This review contains spoilers.
I’ll miss Nancy, Crickley Hall’s bright-eyed schoolmistress. Like her Dickensian namesake, she risked her life to help a poor orphan, only to meet a tragic end. Our Nancy fell not at the hands of brute Bill Sykes, but young Maurice Stafford (Bill Milner), a sad, uncanny golem shaped by the Cribbens siblings and revealed to be having an abusive, pseudo-incestuous relationship with cruel Magda. “This house is pretty sick” said Gabe this week. He’s not wrong.
The second part of the BBC’s James Herbert adaptation had plenty of incident and revelation, though it lacked part one’s edge-of-the-sofa tension. Having established that Crickley Hall is haunted, (“We’ve got ghosts” announced little Callie cheerily last week), the initial shivers subsided. Nasty as the spectral Cribbens and his swishing cane is, as is always the case with shadowy monsters, his power to terrify was diluted once we’d clapped eyes on him.
Try as it might, The Secret of Crickley Hall’s direction didn’t succeed this week in sustaining the terror either. A brittle balance of pace and pause is needed to tell a ghost story that’ll have viewers spilling their tea in fright, and this week, it wasn’t quite in place. Without the required tension, haunted house stories soon become a limp series of close-ups on door handles and shots of people tentatively entering rooms (imagine how dreary the CCTV footage of the Paranormal Activity films would be if it didn’t make you jump).
What saved The Secret of Crickley Hall this week then, was the story, and the cast. If an audience’s spine isn’t tingling, then its interest needs to be sustained by plot, and thankfully, Crickley Hall had plenty of that.
Before her death, Nancy channelled another literary namesake – Drew, this time – by turning detective in her bid to bring down the Cribbenses. Her trip to bombed-out London led her to Augustus’ punishment book (later discovered by Gabe) and ultimately, to her death. Without Nancy, the orphans only have Percy to look after them, though judging by what we already know, their fate is very much accompli.
We also met three new entries from The Bumper Book of Ghost Story Characters, the cold-hearted clergyman Reverend Horace (Craig Parkinson), hysteric medium Lili Peel (Susan Lynch), and parapsychologist Gordon Pike (Donald Sumpter), the last two brought in by Eve and Gabe to respectively, prove or disprove the existence of Crickley Hall’s ghosts.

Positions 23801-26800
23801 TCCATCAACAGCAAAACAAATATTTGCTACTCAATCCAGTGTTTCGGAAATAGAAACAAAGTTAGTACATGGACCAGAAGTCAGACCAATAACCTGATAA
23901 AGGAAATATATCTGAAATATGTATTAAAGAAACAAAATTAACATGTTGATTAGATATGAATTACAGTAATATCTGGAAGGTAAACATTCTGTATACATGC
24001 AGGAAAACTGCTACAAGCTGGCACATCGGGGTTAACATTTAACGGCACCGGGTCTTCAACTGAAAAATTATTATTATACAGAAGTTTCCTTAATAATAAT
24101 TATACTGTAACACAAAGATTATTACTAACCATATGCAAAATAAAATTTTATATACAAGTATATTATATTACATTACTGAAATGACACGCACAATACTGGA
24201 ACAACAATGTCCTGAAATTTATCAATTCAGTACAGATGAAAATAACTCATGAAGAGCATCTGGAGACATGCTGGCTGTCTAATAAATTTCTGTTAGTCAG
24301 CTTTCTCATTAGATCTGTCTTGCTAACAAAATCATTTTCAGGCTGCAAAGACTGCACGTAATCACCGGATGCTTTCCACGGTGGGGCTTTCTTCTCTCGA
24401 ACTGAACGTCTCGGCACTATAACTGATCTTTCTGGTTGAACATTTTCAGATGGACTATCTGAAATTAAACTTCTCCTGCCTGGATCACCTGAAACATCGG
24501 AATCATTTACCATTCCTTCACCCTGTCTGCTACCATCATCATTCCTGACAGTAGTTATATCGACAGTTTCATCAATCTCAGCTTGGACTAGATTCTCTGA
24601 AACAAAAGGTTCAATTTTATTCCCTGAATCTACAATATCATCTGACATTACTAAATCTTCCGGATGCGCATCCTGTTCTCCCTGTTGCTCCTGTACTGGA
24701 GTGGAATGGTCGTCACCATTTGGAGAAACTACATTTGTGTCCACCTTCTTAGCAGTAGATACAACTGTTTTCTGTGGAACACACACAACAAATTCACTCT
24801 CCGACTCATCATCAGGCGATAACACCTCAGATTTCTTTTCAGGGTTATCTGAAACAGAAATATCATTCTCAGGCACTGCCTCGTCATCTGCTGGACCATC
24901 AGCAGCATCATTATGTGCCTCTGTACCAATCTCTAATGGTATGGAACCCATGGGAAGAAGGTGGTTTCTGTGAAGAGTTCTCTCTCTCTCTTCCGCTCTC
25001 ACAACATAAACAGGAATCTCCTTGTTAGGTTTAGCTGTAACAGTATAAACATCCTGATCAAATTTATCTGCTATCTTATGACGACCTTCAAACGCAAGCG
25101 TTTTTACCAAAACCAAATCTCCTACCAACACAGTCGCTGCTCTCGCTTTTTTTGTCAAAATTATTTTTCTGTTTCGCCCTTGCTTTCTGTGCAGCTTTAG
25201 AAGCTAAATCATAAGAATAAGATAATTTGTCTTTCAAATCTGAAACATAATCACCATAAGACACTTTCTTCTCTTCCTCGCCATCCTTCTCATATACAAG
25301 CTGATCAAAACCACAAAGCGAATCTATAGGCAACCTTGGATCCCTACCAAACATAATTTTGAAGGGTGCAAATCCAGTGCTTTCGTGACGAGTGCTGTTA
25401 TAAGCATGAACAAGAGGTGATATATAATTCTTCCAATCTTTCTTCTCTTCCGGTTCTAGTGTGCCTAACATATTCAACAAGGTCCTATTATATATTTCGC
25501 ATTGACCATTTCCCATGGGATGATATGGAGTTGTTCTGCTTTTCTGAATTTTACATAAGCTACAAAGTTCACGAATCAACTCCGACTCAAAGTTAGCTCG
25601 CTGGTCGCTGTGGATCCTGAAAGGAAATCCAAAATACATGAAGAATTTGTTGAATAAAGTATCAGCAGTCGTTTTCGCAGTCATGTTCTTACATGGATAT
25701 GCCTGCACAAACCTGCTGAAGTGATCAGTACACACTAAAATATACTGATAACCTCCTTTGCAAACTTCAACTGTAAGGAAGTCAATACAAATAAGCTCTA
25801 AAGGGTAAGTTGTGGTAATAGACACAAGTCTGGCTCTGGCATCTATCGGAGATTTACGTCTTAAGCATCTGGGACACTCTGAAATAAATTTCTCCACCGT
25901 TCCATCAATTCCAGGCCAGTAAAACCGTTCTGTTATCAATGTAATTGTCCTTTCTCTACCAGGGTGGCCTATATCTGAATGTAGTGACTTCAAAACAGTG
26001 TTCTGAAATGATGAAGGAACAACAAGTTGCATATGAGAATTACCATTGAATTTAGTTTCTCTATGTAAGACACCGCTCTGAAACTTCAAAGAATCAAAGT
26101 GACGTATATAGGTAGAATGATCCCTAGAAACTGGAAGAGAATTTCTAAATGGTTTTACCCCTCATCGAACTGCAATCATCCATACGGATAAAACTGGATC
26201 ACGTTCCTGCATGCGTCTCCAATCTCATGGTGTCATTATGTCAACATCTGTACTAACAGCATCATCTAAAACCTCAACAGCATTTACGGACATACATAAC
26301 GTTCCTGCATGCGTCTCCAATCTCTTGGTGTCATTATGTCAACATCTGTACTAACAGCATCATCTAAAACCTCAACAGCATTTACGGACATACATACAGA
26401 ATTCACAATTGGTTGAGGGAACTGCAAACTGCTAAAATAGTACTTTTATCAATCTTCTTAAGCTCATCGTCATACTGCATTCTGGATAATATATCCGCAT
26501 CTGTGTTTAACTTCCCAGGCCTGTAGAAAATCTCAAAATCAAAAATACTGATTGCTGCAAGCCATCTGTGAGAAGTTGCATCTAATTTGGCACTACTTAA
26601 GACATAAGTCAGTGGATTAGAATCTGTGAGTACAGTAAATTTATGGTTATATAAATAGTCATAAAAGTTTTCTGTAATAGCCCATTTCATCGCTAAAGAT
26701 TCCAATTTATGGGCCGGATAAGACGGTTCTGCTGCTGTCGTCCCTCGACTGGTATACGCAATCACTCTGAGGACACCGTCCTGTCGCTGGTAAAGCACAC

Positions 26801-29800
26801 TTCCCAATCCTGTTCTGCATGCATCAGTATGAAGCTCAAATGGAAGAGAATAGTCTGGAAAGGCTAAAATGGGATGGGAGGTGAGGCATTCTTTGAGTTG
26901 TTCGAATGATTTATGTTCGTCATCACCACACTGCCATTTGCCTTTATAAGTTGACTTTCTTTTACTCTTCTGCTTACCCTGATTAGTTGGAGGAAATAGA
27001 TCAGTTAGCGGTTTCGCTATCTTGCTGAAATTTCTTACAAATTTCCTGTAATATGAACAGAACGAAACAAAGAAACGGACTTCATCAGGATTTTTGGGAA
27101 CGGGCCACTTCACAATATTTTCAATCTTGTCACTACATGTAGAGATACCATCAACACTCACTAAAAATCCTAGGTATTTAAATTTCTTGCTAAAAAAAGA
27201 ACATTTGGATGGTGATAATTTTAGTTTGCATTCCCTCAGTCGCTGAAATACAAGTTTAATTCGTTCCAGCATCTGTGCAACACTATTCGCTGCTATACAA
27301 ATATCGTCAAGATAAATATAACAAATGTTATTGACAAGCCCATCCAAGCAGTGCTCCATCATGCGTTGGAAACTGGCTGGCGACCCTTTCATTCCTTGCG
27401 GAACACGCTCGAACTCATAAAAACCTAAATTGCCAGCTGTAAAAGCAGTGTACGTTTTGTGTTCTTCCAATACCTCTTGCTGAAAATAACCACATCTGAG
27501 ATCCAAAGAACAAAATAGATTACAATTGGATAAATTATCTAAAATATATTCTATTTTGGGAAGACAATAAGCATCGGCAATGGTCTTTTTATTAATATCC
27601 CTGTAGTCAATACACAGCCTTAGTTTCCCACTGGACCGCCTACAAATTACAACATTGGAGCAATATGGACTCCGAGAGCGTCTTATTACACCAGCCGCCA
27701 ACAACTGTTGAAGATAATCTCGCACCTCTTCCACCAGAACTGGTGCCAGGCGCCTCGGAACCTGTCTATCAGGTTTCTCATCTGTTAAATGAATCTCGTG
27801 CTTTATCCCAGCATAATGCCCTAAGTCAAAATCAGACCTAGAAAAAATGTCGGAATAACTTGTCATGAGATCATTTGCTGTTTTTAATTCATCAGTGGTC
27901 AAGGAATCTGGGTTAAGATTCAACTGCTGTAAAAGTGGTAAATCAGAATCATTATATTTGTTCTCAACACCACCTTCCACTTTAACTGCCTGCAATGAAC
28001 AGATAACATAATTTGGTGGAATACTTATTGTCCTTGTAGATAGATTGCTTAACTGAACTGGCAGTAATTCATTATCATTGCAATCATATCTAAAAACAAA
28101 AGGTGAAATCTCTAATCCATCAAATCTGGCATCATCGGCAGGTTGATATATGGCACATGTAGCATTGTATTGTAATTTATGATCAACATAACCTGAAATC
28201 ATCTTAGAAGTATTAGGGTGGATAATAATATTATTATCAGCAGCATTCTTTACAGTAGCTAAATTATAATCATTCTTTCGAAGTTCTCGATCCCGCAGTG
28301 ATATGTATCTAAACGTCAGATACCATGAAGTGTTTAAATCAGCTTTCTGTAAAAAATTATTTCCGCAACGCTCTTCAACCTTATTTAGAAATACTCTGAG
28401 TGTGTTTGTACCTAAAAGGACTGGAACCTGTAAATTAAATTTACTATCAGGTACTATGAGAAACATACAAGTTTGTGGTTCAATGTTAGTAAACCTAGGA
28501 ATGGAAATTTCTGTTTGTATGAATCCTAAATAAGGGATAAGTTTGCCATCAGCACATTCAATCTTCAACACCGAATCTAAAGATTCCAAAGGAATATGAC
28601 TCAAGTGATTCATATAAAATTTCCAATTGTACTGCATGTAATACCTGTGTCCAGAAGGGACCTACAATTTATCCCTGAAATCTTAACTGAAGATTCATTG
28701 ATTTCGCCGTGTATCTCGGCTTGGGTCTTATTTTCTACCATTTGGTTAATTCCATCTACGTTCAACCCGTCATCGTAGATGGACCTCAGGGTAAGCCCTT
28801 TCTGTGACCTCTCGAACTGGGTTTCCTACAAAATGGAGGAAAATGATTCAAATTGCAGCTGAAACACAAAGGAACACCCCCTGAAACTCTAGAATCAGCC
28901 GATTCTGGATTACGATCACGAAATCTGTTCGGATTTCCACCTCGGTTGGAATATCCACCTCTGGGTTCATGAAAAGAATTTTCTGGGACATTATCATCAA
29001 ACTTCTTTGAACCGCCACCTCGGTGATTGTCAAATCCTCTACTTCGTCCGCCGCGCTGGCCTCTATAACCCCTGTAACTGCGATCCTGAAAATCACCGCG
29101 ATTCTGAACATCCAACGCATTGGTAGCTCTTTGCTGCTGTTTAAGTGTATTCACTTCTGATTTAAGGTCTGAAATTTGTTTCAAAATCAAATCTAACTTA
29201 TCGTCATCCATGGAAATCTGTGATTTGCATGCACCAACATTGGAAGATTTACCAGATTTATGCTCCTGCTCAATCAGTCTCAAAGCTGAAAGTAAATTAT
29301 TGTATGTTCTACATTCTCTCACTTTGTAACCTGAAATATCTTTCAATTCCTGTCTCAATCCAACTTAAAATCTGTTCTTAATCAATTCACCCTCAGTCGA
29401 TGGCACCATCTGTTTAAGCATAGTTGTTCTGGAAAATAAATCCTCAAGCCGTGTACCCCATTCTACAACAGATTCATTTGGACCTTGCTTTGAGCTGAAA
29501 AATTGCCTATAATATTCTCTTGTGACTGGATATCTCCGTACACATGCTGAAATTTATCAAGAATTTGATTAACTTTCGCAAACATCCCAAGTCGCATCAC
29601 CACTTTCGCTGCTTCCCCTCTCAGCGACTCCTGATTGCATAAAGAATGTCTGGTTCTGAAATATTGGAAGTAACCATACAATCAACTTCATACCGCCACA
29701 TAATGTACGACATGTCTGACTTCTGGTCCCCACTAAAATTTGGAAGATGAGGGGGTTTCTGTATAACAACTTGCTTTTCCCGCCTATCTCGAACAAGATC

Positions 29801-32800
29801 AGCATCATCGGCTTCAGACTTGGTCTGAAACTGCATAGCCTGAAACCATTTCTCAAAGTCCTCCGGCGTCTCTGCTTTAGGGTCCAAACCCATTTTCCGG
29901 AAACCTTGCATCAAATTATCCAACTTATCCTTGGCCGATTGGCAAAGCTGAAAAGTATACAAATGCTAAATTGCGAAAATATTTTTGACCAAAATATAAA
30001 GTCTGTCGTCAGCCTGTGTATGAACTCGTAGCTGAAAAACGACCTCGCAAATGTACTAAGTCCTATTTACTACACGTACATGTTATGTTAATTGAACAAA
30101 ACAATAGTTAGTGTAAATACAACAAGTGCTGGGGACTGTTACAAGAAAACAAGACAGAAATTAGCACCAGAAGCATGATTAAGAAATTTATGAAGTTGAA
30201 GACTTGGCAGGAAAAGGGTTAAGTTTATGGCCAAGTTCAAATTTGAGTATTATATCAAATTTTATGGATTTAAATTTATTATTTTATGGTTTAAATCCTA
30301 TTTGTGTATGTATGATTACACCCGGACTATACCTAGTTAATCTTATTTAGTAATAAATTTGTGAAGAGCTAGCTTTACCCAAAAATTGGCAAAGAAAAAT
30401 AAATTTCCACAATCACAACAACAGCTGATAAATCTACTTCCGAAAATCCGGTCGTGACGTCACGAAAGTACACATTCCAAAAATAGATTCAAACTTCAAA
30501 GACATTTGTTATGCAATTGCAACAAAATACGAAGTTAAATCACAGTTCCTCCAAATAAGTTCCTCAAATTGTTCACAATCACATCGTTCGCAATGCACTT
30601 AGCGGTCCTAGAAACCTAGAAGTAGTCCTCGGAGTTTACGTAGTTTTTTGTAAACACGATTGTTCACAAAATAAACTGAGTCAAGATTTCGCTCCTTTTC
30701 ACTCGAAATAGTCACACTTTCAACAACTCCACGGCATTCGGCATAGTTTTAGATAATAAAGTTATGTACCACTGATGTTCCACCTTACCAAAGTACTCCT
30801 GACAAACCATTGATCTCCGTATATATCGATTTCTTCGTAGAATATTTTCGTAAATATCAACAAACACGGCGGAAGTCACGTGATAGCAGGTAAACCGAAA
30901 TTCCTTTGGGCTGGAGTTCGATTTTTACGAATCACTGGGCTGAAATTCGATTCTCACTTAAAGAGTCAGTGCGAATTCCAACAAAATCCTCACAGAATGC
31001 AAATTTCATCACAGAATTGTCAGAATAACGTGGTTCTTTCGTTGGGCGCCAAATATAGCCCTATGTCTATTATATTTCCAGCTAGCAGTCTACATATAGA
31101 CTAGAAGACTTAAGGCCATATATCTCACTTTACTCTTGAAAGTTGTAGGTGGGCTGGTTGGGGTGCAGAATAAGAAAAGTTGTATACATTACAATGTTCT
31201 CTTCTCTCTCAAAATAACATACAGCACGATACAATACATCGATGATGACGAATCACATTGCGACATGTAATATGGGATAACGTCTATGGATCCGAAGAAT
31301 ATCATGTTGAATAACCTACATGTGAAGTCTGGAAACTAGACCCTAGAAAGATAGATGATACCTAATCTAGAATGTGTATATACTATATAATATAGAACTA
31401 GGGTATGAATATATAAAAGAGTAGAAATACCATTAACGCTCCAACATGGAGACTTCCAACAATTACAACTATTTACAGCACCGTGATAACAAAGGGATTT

None were roles that called for much subtlety, and Lynch especially didn’t disappoint as the wide-eyed, frantic ghost whisperer who miscarried after her last encounter with Augustus Cribbens (Deceased). Lili’s maternal grief may have been included to forge a connection between her and Eve, but it felt more like a cheapening of Eve’s loss, as if Herbert was keen to shovel yet more sensationalist dead children into The Secret of Crickley Hall’s already-crowded infant graveyard.
Though it was Gabe’s idea for the Caleighs to come to Crickley Hall (the first of the story’s classic ‘why oh why would you do that?’ horror moments), this week it was Eve who took up the bad decision reins and galloped off into ‘why oh why’ territory. Distracted by grief and guilt over missing Cam and convinced it was the key to his return, Eve insisted on staying at the Hall even though it put her daughters’ lives (and the audience’s sympathy for her) at risk. Still, if nobody in a spooky story ever made an irrational decision, what fun would that be?
Percy and Nancy’s ill-fated love affair provided brief respite from all the murderous abuse, and bathed in its honeyed period glow, was a welcome reminder that not everyone in Devil’s Cleave is an unhinged sadist. Down the well Nancy went though, taking with her little Stefan’s dreams of escape – unsurprisingly, the one English word he knows -, and putting Percy’s life on pause as he forever awaited her return.
In episode one, Crickley Hall deftly tripped between melodrama, horror, and an affecting human story. This week was dominated by the melodramatic and the grotesque (ratcheted just a tooth higher on the camp-o-meter, Magda, Lili, Augustus and Nancy-with-the-withered-arm could easily have sprung from the imagination of Hunderby‘s Julia Davis or The League of Gentlemen). For the concluding part of this enjoyable well-cast adaptation, fingers crossed that the spookiness returns, and with it, the heart.
Read Louisa’s review of the previous episode, here.
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